Shin Pain & Injury

john miller physiotherapist

Article by John Miller

Shin Pain

shin splints

Most shin pain is the result of chronic overuse resulting in overloading the structures such as your bone, muscle and tendons.

Common Sources of Shin Pain

Shin pain or injury is a very common lower leg complaint in runners and other athletes who need to run in their sport eg football.  Shin pain most commonly manifests itself as shin splints

Shin splints are characterised by pain in the front or side of the lower leg, particularly near the shin and often involve small tears of the leg muscle near the shin bone or injury to the bone itself eg periosteal injury. It is especially common among people involved in athletic pursuits such as running and walking.

Symptoms include tightness, tenderness on palpation of the edge of the shin bone (tibia) and throbbing of the shins during and after activity. The symptoms often disappear at rest then return as soon as the activity is resumed. There are two main types of shin splints: anterior and posteromedial.

Should shin splints progress they may eventually present as stress fractures, which will not only affect your sporting performance but interrupt your training plan. Most stress fractures require you to rest for at least six weeks so it is important to differentiate between the two injuries. While causes can vary, it is highly recommended that all shin pain sufferers are professionally examined to assess if any poor biomechanics, training schedules and/or dietary issues are predisposing you to a shin injury.

Compartment syndrome or in its acute form - CECS (Chronic exertional compartment syndrome) is a condition where your circulation and soft tissue function are compromised by an increased pressure within a space. Acute compartment syndrome is a surgical emergency to prevent tissue death. Chronic compartment syndrome is reversible with good professional advice and injury management.

DOMS (or Delayed Onset Muscle Soreness) is another form of overuse that can affect your muscles adjacent to the shin.

More info: Running Injuries

Generally, restless legs, aching legs and leg cramps can all result in leg pain. Plus you can also experience referred pain to your shin from sciatica or a lower back injury.

And, while not often thought of as a source of shin pain, behind your shin is your calf which is vulnerable to a torn calf muscle or an Achilles tendonitis.

Common Sources of Shin Pain & Injury

General Information

Achilles Injuries

Calf Pain

Shin Pain

Muscle Injuries

Systemic Conditions

Neurological Conditions

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Shin Pain Treatment

At PhysioWorks, we have several our highly skilled physiotherapists with a special interest in shin pain and joint injury. Traditionally, most shin pain conditions have often been treated with only short-term aims in mind. e.g. rest or painkillers.

One of the differences that you'll notice with PhysioWorks treatment is the thorough analysis of WHY you actually have your shin pain, rather than only treating your symptomatic pain. We strongly believe that if you don't correct why you are vulnerable to shin pain then it is only a matter of time before your shin pain returns.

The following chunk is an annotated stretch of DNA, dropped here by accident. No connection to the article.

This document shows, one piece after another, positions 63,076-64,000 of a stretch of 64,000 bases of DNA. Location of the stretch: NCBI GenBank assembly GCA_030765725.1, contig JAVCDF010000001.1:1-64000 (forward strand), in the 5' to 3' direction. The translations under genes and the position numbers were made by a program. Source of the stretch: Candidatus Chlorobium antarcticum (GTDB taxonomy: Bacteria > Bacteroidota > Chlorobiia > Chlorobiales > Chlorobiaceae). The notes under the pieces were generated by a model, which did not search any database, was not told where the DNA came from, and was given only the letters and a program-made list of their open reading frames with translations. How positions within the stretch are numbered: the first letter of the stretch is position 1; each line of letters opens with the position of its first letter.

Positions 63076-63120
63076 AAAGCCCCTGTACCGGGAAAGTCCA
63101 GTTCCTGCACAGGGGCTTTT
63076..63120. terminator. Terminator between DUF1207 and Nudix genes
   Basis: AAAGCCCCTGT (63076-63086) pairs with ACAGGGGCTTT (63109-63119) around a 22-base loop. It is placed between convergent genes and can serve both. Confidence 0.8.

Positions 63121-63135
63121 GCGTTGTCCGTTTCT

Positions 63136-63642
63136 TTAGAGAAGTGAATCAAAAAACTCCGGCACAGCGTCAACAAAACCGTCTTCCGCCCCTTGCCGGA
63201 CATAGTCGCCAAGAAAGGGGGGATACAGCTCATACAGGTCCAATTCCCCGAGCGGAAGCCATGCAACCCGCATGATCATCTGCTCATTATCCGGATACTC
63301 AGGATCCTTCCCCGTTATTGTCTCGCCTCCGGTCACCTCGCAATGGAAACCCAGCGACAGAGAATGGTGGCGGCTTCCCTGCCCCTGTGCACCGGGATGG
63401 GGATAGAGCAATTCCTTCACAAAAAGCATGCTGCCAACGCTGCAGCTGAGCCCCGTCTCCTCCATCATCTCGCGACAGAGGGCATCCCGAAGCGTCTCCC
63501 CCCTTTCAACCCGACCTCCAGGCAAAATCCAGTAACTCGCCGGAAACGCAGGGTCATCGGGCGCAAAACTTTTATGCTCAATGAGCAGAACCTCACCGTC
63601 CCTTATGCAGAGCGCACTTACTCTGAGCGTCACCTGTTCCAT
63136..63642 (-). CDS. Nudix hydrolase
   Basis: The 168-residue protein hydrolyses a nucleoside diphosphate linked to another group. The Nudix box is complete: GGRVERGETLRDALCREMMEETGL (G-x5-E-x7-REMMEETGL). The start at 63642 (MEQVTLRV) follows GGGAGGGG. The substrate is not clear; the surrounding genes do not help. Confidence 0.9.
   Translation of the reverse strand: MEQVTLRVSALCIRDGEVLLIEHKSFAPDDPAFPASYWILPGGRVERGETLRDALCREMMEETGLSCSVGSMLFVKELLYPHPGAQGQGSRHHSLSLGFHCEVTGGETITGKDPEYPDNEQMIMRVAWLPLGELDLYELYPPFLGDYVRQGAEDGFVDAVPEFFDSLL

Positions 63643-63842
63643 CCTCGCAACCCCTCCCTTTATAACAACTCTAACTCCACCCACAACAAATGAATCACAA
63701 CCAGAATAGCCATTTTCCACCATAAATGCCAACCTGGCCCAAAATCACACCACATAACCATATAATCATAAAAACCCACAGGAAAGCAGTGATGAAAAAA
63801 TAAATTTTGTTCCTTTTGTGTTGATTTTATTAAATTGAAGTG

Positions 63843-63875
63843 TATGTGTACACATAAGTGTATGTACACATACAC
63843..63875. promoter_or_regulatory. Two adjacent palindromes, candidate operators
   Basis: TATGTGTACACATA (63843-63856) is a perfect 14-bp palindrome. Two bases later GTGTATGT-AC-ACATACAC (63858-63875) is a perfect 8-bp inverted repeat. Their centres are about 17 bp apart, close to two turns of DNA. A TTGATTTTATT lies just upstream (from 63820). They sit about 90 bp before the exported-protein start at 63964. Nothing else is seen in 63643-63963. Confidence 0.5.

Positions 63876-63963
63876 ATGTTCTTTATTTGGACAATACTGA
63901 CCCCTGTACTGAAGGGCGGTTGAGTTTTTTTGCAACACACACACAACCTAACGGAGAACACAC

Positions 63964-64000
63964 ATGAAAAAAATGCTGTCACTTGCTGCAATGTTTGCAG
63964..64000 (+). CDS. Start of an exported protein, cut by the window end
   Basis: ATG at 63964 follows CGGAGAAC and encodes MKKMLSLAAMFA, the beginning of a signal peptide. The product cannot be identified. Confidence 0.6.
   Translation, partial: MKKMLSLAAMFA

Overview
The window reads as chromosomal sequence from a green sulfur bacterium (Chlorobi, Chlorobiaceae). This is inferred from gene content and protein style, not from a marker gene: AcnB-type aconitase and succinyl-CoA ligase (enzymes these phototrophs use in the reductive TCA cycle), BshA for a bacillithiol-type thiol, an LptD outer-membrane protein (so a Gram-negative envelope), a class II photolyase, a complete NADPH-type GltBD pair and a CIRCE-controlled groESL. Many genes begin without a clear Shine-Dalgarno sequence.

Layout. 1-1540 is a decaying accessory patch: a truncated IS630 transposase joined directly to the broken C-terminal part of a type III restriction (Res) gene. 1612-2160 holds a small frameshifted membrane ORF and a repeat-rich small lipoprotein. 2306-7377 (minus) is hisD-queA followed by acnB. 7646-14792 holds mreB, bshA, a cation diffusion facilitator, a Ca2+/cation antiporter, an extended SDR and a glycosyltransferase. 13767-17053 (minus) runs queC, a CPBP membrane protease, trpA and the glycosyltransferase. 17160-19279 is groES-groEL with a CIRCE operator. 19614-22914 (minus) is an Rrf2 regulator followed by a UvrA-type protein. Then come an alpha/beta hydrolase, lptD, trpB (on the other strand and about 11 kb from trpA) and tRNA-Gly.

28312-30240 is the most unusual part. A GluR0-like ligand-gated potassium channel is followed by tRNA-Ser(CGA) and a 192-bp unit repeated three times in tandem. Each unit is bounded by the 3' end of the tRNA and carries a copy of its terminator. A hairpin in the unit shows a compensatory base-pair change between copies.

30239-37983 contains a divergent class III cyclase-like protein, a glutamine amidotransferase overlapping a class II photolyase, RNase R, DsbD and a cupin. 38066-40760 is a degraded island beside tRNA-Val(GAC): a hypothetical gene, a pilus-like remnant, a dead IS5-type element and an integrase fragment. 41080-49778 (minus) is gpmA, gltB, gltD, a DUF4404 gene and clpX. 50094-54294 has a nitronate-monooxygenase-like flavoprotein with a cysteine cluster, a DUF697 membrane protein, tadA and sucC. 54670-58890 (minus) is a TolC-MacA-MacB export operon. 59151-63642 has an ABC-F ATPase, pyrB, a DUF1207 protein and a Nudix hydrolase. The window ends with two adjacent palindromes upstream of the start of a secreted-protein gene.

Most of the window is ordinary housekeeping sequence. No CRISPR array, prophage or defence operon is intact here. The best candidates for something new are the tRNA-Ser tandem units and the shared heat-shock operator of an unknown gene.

Research findings have modified modern physiotherapy treatment approaches to shin pain. Together with a thorough knee and lower limb assessment, your treatment can progress quickly to get you pain-free and performing your normal sport or daily activities in the shortest time possible.

Common Shin Pain Treatment Options

Please click the links below for more information about some of the Common Knee Treatments that we can recommend or utilise for your knee pain.

  • Early Injury Treatment
  • Avoid the HARM Factors
  • What to do after a Muscle Strain or Ligament Sprain?
  • Acupuncture and Dry Needling
  • Sub-Acute Soft Tissue Injury Treatment
  • Closed Kinetic Chain Exercises
  • Active Foot Posture Correction Exercises
  • Gait Analysis
  • Biomechanical Analysis
  • Balance Enhancement Exercises
  • Proprioception & Balance Exercises
  • Agility & Sport-Specific Exercises
  • Medications?
  • Heel Cups
  • Orthotics
  • Soft Tissue Massage
  • Walking Boot
  • Brace or Support
  • Electrotherapy & Local Modalities
  • Heat Packs
  • Joint Mobilisation Techniques
  • Kinesiology Tape
  • Neurodynamics
  • Prehabilitation
  • Running Analysis
  • Strength Exercises
  • Stretching Exercises
  • Supportive Taping & Strapping
  • TENS Machine
  • Video Analysis
  • Shin Pain FAQs

  • Common Physiotherapy Treatment Techniques
  • What is Pain?
  • Physiotherapy & Exercise
  • Massage Styles and their Benefits
  • How Does Kinesiology Tape Reduce Swelling?
  • What Causes Post-Exercise Muscular Pain?
  • Barefoot Running: Your MUST READ Guide to the Pro's and Con's.
  • Heat Packs. Why does heat feel so good?
  • Post-Run Soreness: Should You Be Concerned?
  • Running Recovery: 6 Helpful Tips
  • Sports Injury? What to do? When?
  • What are Common Adolescent / Children Leg Injuries?
  • What are Growing Pains?
  • What are the Common Massage Therapy Techniques?
  • What are the Early Warning Signs of an Injury?
  • What is a TENS Machine?
  • What is Chronic Pain?
  • What is Musculoskeletal Physiotherapy?
  • What is Nerve Pain?
  • What is Sports Physiotherapy?
  • What to expect when you visit PhysioWorks?
  • What's the Benefit of Stretching Exercises?
  • When is the Best Time for a Pre-Event Massage?
  • Buy Helpful Products for Shin Pain

    Shin Pain

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    Last updated 21-Jun-2017 04:33 PM

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